That class will miss the Union - you’d better believe they will! They owe all they have to it - it has delivered for them, while marginalising, impoverishing and killing the rest of us in large numbers, especially the Scots.
And never forget, that historically, that class has always included Scots who were willing, indeed enthusiastic agents of British imperialism and the betrayal of the economic and social interests of their own people. And they’re still around …
Asked pointedly by Paxman what ‘we’ would lose, he replies
“I think it’s a mistake to think we would lose economics (sic) - you can make economic arguments, you can make political arguments - you lose an idea: an idea of union, an idea of what was great about Britain - of England, of Scotland. And those are things that all of us feel.”
In the turgid emotional and now stagnant pool that is the unionist mind Britain, instead of being a geographical term for an archipelago - a group of islands - is conflated with a political entity, one that didn’t exist when the union with Scotland - a political and economic union - took place. He’s right - Great Britain is an idea, and its time is ending. If it’s any comfort to the Rory’s of this world, the Union of the Crowns - a much older pragmatic idea - looks set to continue.
Joan McAlpine, talking hard sense, leavened with humanity as usual, attempts to reassure those about to cry in their warm ale over the impending ‘loss’. Peter Davies, an English Democrat would like to return to the status quo ante, i.e. reverse the devolution process, rightly pointing out the self-serving political motives of Labour in using it to consolidate their Scottish hegemony (it didnae work, Tony!) but he is a realist, albeit a disgruntled one, about where we now are, and wants out.
Prompted by Joan McAlpine’s analysis of the real reason for devolution, Rory Stewart reluctantly concedes that “probably, in the end, it reflected the desires of the Scottish people. I think it would have been dangerous to fight it forever. But I think at the same time, Scotland and England can be independent … and Scotland is more independent in the Union than out of it.”
He goes on, however, that it is “reckless and unnecessary …” He is interrupted at this point by Paxman saying that it can be done. Rory acknowledges that it would not be a cataclysm, but “a crying shame …”
Faced with the English Democrat asking why the English are being discriminated against in the devolution settlements - as they are, in my view - he patronisingly tells his countryman (in Rory’s English persona) that he is “falling into the trap that the Scottish nationalists are setting - they are trying to make you feel that you are being discriminated against” to which he receives the robust rejoinder from Peter Davies “We are!”.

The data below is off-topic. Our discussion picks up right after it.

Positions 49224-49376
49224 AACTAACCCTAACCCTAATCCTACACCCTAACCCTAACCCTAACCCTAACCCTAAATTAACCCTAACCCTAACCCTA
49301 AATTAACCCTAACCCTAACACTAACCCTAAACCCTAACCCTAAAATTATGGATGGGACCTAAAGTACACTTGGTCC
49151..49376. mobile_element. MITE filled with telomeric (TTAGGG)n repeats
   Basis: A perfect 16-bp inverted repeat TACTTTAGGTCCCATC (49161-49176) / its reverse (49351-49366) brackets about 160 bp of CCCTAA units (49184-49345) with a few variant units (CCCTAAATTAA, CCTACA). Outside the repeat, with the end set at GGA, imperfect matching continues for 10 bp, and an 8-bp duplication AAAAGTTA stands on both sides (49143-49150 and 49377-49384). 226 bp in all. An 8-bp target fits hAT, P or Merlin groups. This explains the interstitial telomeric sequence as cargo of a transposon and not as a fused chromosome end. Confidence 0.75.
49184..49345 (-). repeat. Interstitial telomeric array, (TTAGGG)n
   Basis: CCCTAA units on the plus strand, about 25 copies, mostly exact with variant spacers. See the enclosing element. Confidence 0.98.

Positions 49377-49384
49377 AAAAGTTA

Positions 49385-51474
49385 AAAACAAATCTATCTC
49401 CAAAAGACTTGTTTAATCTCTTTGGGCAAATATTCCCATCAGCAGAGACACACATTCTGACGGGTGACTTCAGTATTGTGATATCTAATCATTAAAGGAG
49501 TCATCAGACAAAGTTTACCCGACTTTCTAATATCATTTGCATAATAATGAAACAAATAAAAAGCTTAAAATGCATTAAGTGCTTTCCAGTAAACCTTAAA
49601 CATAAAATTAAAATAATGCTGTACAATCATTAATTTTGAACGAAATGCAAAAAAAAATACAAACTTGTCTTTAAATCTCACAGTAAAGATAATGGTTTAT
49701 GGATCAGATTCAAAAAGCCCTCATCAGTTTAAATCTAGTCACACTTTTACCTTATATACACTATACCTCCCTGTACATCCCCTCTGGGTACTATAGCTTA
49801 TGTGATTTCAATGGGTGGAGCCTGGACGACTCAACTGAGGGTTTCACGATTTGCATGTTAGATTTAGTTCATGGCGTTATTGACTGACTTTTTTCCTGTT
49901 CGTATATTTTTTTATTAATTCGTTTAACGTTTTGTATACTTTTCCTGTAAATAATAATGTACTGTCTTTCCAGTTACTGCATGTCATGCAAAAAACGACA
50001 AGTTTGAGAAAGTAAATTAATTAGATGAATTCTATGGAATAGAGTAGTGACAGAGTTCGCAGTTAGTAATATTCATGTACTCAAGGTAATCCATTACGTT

“Everything that they are doing is designed to try to make you feel resentful - you don’t need to …” This is half-Scot Rory talking about a large number of his countrymen and the elected Government of Scotland. Peter Davies rejoins that he is not resentful, but old Etonian Rory is in full patrician mode now.
“You can be confident and proud of being British.”
Peter Davies, an Englishman, is more practical, and rejects the patronising tone. “I want what they’ve got - that’s not resentful.”
Gaun yersel, Peter, I say, endorsing his feeling that he is being discriminated against, because he is. Tam Dalziel said so, and since I am now from West Lothian, I support that other product of empire and privilege, the Laird of the Binns. At this point, Joan McAlpine made more relevant, hard economic and legal points, but Paxman prefers to stay with the emotion and the discrimination issue.
He questions the audience - do they feel discriminated against? He raises the nonsensical proposition that the English should be allowed a voice in the referendum, which some of the audience do. Could the English force the Scots to stay, even if they wanted to leave? This leaves the unfortunate audience member being prompted by Paxman looking confused, as well he might be, and asking that the question be repeated.
But Paxman gets little comfort - good old, English common-sense is prevailing. One of them recognises that some Scots actually may have more reservations about independence than the English.